Loaded with vocal strength, Kelly Hutchison doubles up as Eddie and Dr. Scott. Though briefly featured, first as one and then the other, Hutchison gives both “Hot Patootie” and “Eddie’s Teddy” her full vocal attention. Equally talented, though displaying it in her character work and highly nuanced portrayal of The Narrator, Nancy Linden catches the audience’s ears— right from the center of the house whilst eating her popcorn, playing with articulated wooden dolls, and generally causing little bits of commotion.
Columbia (Emily Small) is not your stereotypical shrieking queen when it comes to expressing herself. Small does a smashing job at giving the character an exciting new life that takes echoes of what’s worked previously both in iconic stage renditions and in the original film and transforms them into something invigorating. Taking more mimicked and homage-focused approaches to their characters, Nick Fruit and Sarah Burton— as Brad and Janet respectively— really heighten the campy nature of their existences within the show right up to the turning point once the madness and the chaos has hit its peak. Like the ensemble, all three of these performers are strong of vocal tenacity and clarity.
Rocky (Brice Guerriere) is the epitome of theatrically cut. With muscles that ripple and pectorals that can bump the mamba on their own, Guerriere fits the bill and the build for the role. Playing up the sexuality and curiosity of the character, Guerriere pushes the boundaries of comfort for himself and other characters with great consistency throughout the performance and this is a welcomed trait as all too often the awkward sexuality is too easily shied away from in live stage productions.
The harbingers of sass, the vanguard of psychotic, and the ambassadors of shade, Magenta (Danielle Harrow) and Riff Raff (Scean Aaron) bring a ferocity and intensity to the production that is second only to the Master’s makeup plot itself. Though at times Aaron’s portrayal in particular smacks of ultra-modernity, the sentiment is deeply embedded into his textual delivery, mannerisms, and overall representation of the shady creature. Playing up the elbow-sex scene with his sweet sister, Aaron and Harrow steal the scene during that exchange. Both are fierce of voice, teetering on the edge of sanity and really snatch the opportunity to make their line deliveries fit like fine latex gloves over the incorrigible shouts from the audience.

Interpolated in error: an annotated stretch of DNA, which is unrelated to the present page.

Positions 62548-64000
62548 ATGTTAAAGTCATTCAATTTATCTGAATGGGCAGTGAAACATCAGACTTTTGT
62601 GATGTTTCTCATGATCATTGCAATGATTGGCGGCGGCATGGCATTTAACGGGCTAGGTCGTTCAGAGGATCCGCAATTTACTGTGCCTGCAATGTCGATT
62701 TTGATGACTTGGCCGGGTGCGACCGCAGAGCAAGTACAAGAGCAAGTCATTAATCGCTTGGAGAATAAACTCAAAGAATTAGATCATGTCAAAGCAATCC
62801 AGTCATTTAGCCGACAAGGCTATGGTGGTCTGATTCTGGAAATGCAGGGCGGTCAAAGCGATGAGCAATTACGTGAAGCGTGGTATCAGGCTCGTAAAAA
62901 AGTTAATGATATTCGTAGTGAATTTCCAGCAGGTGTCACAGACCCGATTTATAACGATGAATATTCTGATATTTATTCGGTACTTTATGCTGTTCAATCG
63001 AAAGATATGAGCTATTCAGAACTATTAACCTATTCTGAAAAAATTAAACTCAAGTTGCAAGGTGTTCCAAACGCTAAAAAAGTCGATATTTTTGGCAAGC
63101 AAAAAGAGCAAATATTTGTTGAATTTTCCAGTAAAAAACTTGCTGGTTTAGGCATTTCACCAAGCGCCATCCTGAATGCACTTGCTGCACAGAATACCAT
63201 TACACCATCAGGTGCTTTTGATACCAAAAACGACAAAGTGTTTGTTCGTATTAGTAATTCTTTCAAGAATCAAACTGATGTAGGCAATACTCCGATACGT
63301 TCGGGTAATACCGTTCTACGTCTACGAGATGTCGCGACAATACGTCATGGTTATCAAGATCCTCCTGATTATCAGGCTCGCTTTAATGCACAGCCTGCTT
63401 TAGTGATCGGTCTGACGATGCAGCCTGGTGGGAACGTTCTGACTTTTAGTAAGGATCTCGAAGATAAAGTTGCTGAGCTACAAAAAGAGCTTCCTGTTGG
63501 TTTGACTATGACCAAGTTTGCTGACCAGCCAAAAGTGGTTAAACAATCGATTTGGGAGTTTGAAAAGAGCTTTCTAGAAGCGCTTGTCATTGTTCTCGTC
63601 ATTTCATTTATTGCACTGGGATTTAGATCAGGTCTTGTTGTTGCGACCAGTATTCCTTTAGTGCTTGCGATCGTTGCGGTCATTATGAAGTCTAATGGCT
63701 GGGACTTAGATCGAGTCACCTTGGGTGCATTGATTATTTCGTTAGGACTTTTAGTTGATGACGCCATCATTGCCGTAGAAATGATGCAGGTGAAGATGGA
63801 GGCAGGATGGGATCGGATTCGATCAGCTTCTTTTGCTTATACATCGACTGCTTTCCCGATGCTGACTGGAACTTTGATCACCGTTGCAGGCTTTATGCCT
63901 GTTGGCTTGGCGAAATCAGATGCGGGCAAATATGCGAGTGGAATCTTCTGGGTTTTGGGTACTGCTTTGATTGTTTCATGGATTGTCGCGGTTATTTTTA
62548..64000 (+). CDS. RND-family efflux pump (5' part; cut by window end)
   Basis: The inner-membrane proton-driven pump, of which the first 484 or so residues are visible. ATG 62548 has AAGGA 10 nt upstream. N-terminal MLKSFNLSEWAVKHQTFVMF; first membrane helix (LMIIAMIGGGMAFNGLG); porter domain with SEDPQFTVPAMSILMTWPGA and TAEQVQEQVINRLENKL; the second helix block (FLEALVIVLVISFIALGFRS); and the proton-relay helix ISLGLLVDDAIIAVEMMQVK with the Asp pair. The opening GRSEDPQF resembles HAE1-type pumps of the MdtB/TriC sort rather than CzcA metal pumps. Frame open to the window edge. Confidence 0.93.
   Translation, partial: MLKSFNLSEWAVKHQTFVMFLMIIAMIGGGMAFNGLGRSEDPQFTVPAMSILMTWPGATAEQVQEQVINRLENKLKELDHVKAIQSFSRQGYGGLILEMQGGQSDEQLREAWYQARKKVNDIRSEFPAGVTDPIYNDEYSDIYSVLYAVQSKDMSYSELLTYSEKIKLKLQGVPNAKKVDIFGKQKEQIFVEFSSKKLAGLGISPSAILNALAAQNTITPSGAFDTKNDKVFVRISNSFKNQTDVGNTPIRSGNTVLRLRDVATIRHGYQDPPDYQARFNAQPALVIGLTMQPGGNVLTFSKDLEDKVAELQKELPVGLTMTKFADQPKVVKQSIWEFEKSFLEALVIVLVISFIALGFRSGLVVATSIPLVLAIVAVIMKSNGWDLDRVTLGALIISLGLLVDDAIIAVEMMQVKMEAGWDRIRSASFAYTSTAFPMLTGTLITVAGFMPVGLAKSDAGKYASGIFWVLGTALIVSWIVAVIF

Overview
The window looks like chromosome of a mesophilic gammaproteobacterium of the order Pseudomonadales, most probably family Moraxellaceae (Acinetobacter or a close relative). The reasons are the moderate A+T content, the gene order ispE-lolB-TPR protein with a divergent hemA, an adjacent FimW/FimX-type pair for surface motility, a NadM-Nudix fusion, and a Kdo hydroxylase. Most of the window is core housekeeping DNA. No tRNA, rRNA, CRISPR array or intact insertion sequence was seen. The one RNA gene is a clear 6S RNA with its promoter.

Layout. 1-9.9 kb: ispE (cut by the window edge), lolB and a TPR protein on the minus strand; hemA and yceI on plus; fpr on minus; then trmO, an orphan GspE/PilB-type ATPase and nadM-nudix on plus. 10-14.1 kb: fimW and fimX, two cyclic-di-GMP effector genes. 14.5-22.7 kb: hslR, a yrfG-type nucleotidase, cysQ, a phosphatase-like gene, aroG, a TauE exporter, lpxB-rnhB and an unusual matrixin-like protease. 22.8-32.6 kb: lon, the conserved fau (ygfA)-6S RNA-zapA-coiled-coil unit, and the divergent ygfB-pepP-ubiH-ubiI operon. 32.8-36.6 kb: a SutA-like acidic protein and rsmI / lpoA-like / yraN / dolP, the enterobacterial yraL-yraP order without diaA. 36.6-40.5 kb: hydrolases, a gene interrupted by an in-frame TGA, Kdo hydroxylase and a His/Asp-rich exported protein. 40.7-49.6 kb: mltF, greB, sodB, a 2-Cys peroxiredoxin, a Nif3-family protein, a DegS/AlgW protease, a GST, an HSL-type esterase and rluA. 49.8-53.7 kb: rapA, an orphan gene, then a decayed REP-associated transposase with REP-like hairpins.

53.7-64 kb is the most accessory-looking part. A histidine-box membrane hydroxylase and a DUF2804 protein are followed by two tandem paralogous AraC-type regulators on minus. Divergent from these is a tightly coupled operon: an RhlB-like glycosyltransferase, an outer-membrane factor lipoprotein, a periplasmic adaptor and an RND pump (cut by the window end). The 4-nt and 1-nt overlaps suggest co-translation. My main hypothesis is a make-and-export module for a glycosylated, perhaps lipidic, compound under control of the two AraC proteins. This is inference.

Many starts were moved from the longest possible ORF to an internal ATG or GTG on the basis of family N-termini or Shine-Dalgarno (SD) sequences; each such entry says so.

Leo Grinberg delivers a striking appearance as Frank ‘N’ Furter and lives up to the hype of the vocal acclaim that’s meant to accompany the character. Though Grinberg’s portrayal of Frank is more like Bianca Del Rio by way of RuPaul’s Drag Race channeling Norma Desmond playing Frank in a production of Rocky Horror, most of these heavily greased layers ooze easily into the overall concept for the show. Sassy and flip and fully sexual, Grinberg’s Frank, though at times a bit confused, does not disappoint.
So it’s just a jump to North Avenue, then a step to The Motor House. Put your hands on the door, and slide in tonight! Because this Rocky Horror Show is only modeled on the floor through Halloween night and it’s a little insane but definitely a lot of fun that you won’t want to miss.
Running Time: 2 hours and 15 minutes with one intermission
The Rocky Horror Show plays through October 31, 2016 with Iron Crow Theatre on the main stage of The Motor House— 120 W. North Avenue in the Station North Arts District of Baltimore, MD. For tickets call the box office at (443) 637-2769 or purchase them online.